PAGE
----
Category Archives: Europe

Welcome to Chechnya: the harrowing film about the regime’s gay purge

Two terrified boys are forced out of a car by members of a gang who taunt them with the question: “Were you kissing?” A paving stone is dropped on to the head of a lesbian by one of her relatives. A man’s screaming is captured as he is raped. These “trophy videos” are the hardest thing to watch in Welcome to Chechnya: The Gay Purge, a harrowing documentary about the persecution of LGBT people in the Russian republic. The videos were made by people who hunt down and and terrorise gay Chechens, with the backing of the government and security forces.

“The leader of Chechnya, Ramzan Kadyrov, is waging a ‘blood-cleansing operation’ to eliminate all LGBT people,” says the director, David France, speaking by Zoom from his home in New York. Thanks to nationalism, religious fundamentalism and Vladimir Putin’s “gay propaganda” law, LGBT people have become scapegoats. As one of the gang members tells the boys in the car: “All our problems are because of people like you.”

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Posted by on June 23, 2020 in Europe


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The government’s repeated mistakes have made people cynical about its plans

The ‘Five O’Clock Follies’ was the name given during the Vietnam War to US military press briefings that were infamous for announcing non-existent victories and wildly exaggerated numbers for enemy casualties.

British government briefings about the Covid-19 epidemic have taken a shorter period to gain the same dubious reputation for making over-optimistic claims. Supposedly crucial advances in the battle with coronavirus are greeted with fanfare only for these successes to evaporate mysteriously or be downplayed as marginal a few weeks later.

The latest silver bullet, of which great things were expected, was the app that was to supply the information to allow for the speedy tracing of anybody in contact with an infected person. Proudly introduced by Matt Hancock, the health secretary, at one of the five o’clock press briefings, it was meant to be an essential part of Britain’s fight back against the disease.

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Posted by on June 22, 2020 in Europe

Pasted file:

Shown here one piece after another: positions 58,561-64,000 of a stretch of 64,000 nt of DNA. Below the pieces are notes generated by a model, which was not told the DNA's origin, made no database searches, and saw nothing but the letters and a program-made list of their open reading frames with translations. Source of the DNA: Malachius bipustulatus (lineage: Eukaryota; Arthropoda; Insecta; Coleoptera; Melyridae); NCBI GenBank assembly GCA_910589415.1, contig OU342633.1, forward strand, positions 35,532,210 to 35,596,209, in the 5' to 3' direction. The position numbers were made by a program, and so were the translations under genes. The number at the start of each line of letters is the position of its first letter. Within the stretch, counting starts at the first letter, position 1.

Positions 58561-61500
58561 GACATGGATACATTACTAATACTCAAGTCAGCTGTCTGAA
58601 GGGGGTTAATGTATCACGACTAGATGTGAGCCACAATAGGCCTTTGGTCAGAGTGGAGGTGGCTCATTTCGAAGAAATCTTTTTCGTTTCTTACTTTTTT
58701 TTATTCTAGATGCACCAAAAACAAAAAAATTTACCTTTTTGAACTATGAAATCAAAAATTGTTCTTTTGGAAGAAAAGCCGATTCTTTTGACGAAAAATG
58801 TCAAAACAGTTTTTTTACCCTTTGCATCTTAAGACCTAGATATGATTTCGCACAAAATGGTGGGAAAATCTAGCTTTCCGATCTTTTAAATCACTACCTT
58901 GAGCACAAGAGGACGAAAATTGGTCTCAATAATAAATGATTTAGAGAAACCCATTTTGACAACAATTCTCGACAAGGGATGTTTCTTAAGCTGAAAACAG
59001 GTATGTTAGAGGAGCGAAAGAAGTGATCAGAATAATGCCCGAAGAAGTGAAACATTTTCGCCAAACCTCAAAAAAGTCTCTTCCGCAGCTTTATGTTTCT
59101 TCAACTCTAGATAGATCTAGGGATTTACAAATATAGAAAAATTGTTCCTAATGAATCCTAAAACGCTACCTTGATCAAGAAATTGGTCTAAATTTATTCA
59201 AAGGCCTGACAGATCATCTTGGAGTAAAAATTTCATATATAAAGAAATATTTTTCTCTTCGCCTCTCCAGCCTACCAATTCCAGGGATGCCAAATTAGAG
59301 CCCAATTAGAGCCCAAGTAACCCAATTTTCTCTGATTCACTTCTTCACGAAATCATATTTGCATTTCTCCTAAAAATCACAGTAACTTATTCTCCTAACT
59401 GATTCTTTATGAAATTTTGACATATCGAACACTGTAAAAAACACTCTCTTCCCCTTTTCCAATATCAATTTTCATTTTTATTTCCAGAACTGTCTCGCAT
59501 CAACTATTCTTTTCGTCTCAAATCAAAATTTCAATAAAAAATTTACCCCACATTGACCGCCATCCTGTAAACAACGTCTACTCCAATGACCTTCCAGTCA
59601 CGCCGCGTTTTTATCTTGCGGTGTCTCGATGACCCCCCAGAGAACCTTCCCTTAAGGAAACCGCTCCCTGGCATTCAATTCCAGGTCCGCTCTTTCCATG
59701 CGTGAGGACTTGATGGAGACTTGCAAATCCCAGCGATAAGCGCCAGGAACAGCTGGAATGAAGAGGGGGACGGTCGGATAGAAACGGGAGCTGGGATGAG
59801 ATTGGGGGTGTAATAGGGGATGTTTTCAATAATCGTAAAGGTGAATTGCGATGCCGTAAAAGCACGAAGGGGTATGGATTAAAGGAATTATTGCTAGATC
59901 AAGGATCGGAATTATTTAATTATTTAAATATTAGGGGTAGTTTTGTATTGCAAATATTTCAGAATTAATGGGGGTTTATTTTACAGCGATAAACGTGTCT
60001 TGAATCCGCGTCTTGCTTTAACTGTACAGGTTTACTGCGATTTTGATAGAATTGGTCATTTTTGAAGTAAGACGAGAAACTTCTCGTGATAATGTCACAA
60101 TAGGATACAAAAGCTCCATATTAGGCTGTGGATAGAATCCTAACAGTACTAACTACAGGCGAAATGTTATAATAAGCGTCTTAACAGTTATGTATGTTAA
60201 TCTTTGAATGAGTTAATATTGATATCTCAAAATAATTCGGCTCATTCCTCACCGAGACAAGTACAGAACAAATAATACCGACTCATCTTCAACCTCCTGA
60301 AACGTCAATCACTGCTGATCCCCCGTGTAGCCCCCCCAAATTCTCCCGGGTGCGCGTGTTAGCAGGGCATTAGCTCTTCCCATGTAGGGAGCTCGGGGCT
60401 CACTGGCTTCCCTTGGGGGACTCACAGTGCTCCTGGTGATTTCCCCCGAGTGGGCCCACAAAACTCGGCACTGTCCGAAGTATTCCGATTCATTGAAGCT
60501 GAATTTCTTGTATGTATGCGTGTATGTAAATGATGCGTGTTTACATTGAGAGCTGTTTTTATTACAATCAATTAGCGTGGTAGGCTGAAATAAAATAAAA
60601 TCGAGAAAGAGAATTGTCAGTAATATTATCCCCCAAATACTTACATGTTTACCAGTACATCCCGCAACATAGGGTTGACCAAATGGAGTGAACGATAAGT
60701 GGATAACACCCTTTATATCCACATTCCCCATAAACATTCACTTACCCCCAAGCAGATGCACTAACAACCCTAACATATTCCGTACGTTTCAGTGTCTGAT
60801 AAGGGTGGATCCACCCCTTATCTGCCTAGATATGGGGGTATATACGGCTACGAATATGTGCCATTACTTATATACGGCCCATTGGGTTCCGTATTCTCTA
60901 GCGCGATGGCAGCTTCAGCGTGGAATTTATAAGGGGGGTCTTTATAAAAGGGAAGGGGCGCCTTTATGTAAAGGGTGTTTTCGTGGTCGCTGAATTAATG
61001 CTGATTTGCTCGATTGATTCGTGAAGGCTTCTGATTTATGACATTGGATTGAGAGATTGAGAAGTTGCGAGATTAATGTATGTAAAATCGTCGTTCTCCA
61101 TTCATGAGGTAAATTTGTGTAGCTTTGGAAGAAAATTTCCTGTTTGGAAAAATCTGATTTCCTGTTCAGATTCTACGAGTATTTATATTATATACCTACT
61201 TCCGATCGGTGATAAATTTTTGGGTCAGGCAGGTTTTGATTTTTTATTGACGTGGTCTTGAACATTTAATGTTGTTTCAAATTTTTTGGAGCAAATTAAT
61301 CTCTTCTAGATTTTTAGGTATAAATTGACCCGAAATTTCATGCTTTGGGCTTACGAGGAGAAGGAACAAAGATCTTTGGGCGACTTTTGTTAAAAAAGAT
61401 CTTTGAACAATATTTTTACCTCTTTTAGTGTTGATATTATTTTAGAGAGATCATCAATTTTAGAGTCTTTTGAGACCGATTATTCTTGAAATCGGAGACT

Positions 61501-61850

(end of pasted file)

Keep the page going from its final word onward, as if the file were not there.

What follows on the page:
Brexit led to totally incompetent leadership at a time of crisis. We are paying for that now

Britain is failing to cope with the Covid-19 epidemic as well as other countries in Europe and East Asia have. Out of 62,000 excess deaths in the UK, says former chief scientific officer Sir David King, “40,000 excess deaths could have been avoided if government had acted responsibly”.

The failure is devastating: on a single day this week, 359 people died from coronavirus in the UK – more than the number of deaths in all 27 EU countries over the same 24 hours. The UK is starting to exit lockdown while the epidemic has not been brought under control, despite all the economic self-destruction.

Two main reasons explain why the crisis in Britain turned into a calamity. Firstly, the political consequences of Brexit turn out to be more lethal and swift than any potential economic damage. It is now clear that the worst outcome of the turmoil over leaving the EU has been to land Britain with a leadership of spectacular incompetence during one of the worst crises in British history.

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Posted by on June 10, 2020 in Europe



Trump’s megalomania and Boris Johnson’s incompetence have increased the coronavirus death toll

The US and UK are the nation states that have performed worst in the world in coping with the coronavirus pandemic. Americans and Britons make up more than a third of the 300,000 people worldwide who have died from Covid-19. They have paid the ultimate price for their governments’ slow and incompetent response to the spread of the disease.

Both countries have obvious points in common that explain their excess fatalities: Donald Trump and Boris Johnson are nativist demagogues skilled in winning elections, but not in coping with real crises as opposed to the ones they invent or exaggerate. Their critics had long predicted disaster if either man became national leader and this has finally happened.

I had thought that Trump and later Johnson were safer than they looked so long as they avoided real crises. I was thinking primarily of wars, probably in the Middle East, in the case of Trump. But for all his verbal belligerence towards Iran, he has stopped just short of a full-scale military conflict over the last three years.